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Pilates: faddish affectation of the effete elite?

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... or an on-the-level workout? Truth is, it's a little of both. While most of us never heard of it before celebs like Carrie-Ann Moss and Jennifer Anniston began dropping the P-bomb in interviews (Moss described her training regimen in prepping for The Matrix: "lots and lots of Pilates") , Pilates has been well known to athletes, especially dancers, for nearly 80 years. Here are some highlights from its colorful history:

"¢ German founder Joseph Pilates had a noble motivation for designing his get-fit regimen: so he could best the bullies who tortured him at school. Born a sickly weakling, he was a natural target, so he studied anatomy and worked out like a maniac. By age fourteen, not only had the bigger kids stopped taking his lunch money and calling him "Christ killer" (a clever play on his last name), he was in such good shape that he was asked to pose for anatomy charts.

"¢ After distinguishing himself as a pugilist, swimmer, diver and gymnast, WWI found him interned at a camp for "enemy aliens" in the UK. Also trained as a nurse, Pilates began to develop a system of physical rehabilitation which wounded soldiers in the camp's hospital could perform in their beds -- thus the Pilates Reformer (pictured above), based on modified WWI-era hospital beds.


"¢ Pilates founded a famous training studio in New York in 1926, later publishing a book about his new method, modestly titled Your Health: A Corrective System of Exercising That Revolutionizes the Entire Field of Physical Education.

"¢ Known as a lover of whiskey and women as well as a fitness freak, Pilates was mildly notorious for his "hands-on" training sessions.

"¢ Another lover of women and Pilates, actor Hugh Grant, has claimed that he has "muscles of steel and could easily deal with giving birth" thanks to his workouts.

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Ian Hitchcock/Getty Images
Can’t See the Eclipse in Person? Watch NASA’s 360° Live Stream
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Ian Hitchcock/Getty Images

Depending on where you live, the historic eclipse on August 21 might not look all that impressive from your vantage point. You may be far away from the path of totality, or stuck with heartbreakingly cloudy weather. Maybe you forgot to get your eclipse glasses before they sold out, or can't get away from your desk in the middle of the day.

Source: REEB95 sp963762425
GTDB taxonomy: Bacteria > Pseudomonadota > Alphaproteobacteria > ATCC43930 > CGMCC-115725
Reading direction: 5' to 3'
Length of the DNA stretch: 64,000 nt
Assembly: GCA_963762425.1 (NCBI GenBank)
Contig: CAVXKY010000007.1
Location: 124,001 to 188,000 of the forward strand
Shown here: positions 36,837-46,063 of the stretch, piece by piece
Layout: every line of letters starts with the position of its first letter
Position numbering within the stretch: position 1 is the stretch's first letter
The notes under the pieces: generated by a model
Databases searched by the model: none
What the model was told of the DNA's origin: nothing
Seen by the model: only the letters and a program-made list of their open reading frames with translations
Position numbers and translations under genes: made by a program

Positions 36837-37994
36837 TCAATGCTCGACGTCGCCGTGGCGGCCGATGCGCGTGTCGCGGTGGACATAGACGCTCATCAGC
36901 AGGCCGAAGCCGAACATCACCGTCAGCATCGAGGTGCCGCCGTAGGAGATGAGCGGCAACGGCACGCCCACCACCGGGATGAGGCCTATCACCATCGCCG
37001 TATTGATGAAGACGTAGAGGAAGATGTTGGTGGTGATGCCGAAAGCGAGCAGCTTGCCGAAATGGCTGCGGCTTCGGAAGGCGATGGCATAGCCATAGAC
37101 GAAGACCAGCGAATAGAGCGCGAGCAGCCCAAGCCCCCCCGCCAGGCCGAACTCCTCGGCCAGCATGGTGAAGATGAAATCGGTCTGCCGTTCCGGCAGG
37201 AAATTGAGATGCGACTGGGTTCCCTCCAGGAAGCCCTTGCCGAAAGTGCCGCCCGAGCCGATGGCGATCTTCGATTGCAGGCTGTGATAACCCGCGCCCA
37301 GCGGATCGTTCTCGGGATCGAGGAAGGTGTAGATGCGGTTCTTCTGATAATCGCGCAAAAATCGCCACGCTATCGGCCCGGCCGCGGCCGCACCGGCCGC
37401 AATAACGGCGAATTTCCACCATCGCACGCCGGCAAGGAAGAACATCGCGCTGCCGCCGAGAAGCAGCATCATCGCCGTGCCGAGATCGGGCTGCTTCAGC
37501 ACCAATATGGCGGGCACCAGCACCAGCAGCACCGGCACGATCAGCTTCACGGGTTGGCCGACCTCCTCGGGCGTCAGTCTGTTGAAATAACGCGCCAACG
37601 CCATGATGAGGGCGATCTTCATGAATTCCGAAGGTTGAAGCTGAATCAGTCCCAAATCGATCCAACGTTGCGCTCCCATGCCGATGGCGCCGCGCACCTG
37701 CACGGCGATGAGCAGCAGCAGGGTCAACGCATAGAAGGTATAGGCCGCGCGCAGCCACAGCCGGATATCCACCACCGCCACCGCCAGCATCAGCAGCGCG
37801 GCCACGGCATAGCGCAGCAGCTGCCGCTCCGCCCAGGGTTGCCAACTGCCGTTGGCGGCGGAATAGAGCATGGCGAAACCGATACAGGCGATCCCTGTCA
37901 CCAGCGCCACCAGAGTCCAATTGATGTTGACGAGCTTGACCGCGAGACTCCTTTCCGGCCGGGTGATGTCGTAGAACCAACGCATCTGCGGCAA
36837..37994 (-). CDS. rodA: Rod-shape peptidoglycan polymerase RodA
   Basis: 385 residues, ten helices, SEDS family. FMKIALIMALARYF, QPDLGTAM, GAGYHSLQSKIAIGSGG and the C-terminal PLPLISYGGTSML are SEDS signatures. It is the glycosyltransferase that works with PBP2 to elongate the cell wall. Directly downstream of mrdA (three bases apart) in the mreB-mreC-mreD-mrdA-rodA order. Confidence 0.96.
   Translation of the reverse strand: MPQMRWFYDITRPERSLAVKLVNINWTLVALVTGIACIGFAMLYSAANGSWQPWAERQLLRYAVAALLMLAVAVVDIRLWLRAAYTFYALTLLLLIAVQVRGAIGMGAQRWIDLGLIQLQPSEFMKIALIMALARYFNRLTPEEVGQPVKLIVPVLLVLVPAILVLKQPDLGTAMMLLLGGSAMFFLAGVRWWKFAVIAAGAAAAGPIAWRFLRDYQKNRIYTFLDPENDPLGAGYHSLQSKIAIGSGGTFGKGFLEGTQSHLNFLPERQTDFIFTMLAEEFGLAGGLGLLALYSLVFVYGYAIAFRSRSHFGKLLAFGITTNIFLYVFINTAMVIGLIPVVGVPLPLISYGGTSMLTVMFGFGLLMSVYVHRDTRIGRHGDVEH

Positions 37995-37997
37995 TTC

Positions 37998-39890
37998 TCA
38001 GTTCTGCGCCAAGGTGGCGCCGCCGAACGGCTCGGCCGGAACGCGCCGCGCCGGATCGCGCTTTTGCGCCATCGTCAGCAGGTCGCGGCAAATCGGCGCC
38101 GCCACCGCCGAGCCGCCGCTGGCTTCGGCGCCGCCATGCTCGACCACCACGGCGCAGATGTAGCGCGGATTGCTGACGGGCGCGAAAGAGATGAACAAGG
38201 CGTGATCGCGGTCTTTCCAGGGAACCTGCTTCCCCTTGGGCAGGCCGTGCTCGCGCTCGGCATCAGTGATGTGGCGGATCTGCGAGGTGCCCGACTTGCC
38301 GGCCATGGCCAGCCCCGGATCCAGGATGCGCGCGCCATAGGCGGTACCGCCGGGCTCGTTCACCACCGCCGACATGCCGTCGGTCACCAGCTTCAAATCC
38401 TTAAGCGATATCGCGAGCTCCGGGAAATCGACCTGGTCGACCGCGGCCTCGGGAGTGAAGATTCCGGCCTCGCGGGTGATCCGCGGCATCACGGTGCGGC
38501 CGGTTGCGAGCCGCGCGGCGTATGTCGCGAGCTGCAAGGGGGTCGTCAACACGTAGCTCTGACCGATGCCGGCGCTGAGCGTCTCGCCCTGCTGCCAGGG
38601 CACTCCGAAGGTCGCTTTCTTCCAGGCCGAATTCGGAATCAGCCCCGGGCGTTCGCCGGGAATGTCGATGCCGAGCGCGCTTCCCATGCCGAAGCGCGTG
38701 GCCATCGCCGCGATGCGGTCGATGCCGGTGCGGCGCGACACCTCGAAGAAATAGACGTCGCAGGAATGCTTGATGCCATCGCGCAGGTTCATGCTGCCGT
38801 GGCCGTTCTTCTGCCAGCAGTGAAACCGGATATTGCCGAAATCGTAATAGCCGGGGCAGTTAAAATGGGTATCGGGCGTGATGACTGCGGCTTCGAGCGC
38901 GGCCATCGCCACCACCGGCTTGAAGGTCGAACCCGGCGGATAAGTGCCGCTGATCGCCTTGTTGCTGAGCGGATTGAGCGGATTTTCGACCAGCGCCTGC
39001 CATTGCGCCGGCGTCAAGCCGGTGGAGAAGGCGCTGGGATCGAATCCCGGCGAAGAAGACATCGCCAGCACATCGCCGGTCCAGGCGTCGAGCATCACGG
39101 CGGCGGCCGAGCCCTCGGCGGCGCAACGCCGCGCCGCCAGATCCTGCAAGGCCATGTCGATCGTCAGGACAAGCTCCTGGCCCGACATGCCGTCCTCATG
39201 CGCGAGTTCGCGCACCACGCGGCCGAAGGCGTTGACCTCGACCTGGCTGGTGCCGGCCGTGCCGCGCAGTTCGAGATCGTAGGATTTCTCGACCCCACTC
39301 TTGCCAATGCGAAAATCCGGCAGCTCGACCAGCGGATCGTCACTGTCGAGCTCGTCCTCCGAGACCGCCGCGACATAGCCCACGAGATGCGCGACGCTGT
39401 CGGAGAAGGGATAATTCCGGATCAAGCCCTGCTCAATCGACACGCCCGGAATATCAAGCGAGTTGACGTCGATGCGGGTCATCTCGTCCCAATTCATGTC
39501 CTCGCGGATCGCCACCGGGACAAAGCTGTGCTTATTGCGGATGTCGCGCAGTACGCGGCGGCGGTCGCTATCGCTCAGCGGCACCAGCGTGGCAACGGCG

But fear not. NASA has you covered. The space agency is live streaming a spectacular 4K-resolution 360° live video of the celestial phenomenon on Facebook. The livestream started at 12 p.m. Eastern Time and includes commentary from NASA experts based in South Carolina. It will run until about 4:15 ET.

You can watch it below, on NASA's Facebook page, or on the Facebook video app.

Cephalopod Fossil Sketch in Australia Can Be Seen From Space

Australia is home to some of the most singular creatures alive today, but a new piece of outdoor art pays homage to an organism that last inhabited the continent 65 million years ago. As the Townsville Bulletin reports, an etching of a prehistoric ammonite has appeared in a barren field in Queensland.

Ammonites are the ancestors of the cephalopods that currently populate the world’s oceans. They had sharp beaks, dexterous tentacles, and spiraling shells that could grow more than 3 feet in diameter. The inland sea where the ammonites once thrived has since dried up, leaving only fossils as evidence of their existence. The newly plowed dirt mural acts as a larger-than-life reminder of the ancient animals.

To make a drawing big enough to be seen from space, mathematician David Kennedy plotted the image into a path consisting of more than 600 “way points.” Then, using a former War World II airfield as his canvas, the property’s owner Rob Ievers plowed the massive 1230-foot-by-820-foot artwork into the ground with his tractor.

The project was funded by Soil Science Australia, an organization that uses soil art to raise awareness of the importance of farming. The sketch doubles as a paleotourist attraction for the local area, which is home to Australia's "dinosaur trail" of museums and other fossil-related attractions. But to see the craftsmanship in all its glory, visitors will need to find a way to view it from above.

[h/t Townsville Bulletin]


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